Desert Crown out, Emily Upjohn in
THE likely field for next Saturday’s King George VI & Queen Elizabeth Stakes at Ascot has been shaken up, with the defection of Derby winner Desert Crown and the addition of Oaks runner-up Emily Upjohn.
The latter was sensationally withdrawn from today’s Juddmonte Irish Oaks at the Curragh on Friday afternoon due to travel complications.
The John and Thady Gosden-trained filly, who would have started at odds-on for today’s race, was declared a non-runner when the plane in which she was due to travel was grounded and an alternative could not be found in time. She will be aimed at next Saturday’s big race at Ascot, where she is likely to face Irish Derby winner Westover.
On Thursday evening Derby winner Desert Crown was ruled out of the King George due to a minor foot injury. The Juddmonte International at York and the Prix de l’Arc de Triomphe have been mentioned as potential targets for the unbeaten colt trained by Sir Michael Stoute.
Baaeed best in world
BAAEED is officially the world’s best racehorse. The four-year-old son of Sea The Stars has had his rating raised from 125 to 128 following his success in the Queen Anne Stakes at Royal Ascot. His revised rating puts the William Haggas-trained colt 2lb ahead of both American star Flightline and Australian sprinter Nature Strip in the latest edition of the Longines World’s Best Racehorse Rankings. The highest-rated Irish-trained horses in training are State Of Rest (122) and Homeless Songs (120).
Hong Kong honours for Irish-bred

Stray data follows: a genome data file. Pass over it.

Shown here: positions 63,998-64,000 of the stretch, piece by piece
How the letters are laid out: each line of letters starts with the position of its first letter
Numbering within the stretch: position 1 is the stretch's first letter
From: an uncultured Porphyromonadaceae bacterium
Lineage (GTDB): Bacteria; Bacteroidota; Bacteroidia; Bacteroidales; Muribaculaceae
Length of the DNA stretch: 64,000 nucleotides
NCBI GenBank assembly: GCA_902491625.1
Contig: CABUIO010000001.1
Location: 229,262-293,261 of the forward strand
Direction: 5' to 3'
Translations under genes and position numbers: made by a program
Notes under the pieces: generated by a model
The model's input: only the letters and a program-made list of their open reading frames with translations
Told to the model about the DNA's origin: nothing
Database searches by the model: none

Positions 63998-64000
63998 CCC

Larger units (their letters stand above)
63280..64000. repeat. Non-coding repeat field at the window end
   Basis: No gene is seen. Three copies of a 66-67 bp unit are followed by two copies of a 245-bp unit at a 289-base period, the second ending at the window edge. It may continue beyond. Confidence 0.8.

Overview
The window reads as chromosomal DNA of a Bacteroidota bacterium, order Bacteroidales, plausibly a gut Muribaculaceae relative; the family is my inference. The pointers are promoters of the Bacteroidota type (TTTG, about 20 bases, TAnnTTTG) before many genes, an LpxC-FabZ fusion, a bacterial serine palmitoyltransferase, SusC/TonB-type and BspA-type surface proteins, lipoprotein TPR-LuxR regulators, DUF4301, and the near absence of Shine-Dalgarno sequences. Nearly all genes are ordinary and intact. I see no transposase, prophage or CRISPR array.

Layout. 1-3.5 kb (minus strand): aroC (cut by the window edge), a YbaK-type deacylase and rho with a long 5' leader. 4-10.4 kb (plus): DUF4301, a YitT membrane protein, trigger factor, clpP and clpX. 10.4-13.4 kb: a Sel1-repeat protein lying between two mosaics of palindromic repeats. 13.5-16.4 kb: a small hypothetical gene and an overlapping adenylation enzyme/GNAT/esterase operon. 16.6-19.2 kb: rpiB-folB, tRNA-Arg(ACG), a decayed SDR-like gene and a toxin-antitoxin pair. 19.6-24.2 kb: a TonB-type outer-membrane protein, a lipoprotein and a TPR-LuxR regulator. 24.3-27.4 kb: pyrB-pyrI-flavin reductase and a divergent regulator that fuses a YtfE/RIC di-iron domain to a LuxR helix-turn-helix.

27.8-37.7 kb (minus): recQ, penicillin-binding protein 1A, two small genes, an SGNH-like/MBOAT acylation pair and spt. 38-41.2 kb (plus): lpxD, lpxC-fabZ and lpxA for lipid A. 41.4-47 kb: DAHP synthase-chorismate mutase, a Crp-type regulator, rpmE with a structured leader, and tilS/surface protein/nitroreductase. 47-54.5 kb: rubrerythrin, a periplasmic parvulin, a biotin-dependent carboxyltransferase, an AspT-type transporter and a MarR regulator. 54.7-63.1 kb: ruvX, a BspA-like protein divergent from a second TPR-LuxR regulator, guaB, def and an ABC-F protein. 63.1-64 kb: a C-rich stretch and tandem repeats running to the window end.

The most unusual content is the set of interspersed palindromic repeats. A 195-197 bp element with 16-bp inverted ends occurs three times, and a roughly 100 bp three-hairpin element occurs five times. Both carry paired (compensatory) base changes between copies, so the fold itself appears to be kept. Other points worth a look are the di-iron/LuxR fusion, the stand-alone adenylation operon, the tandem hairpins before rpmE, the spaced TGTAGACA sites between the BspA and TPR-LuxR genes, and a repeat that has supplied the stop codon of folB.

THE Irish-bred Romantic Warrior won three awards at yesterday’s Hong Kong Jockey Club end-of-season Champion Awards. Bred by David Egan’s Corduff Stud and Tim Rooney, the son of Acclamation was sold as a yearling for 300,000gns to the HKJC. This year he won the Hong Kong Derby and the QEII Cup, emulating the Irish-bred Designs On Rome, who completed the same double in 2014.
Christophe Soumillon Eclipse ban reduced
CHRISTOPHE Soumillon had his suspension for careless riding aboard Coral-Eclipse hero Vadeni reduced from 12 to eight days following an appeal hearing on Thursday morning. After crossing the finish line at Sandown the Belgian-born rider was responsible for interfering with the third-placed Native Trail and the fourth home, Lord North, as he celebrated riding the first French-trained winner of the race since 1960.
DAVID Egan is no longer being retained by owner Prince Faisal, who will revert to using the “best available jockey”. Egan, 23, enjoyed a stellar association with Prince Faisal’s Mishriff, winning the Saudi Cup, Dubai Sheema Classic and International at York last year.
Prince Faisal’s racing manager Ted Voute said: “David Egan has not signed his 2022 riding contract, so Prince Faisal has decided to revert to best available jockey.”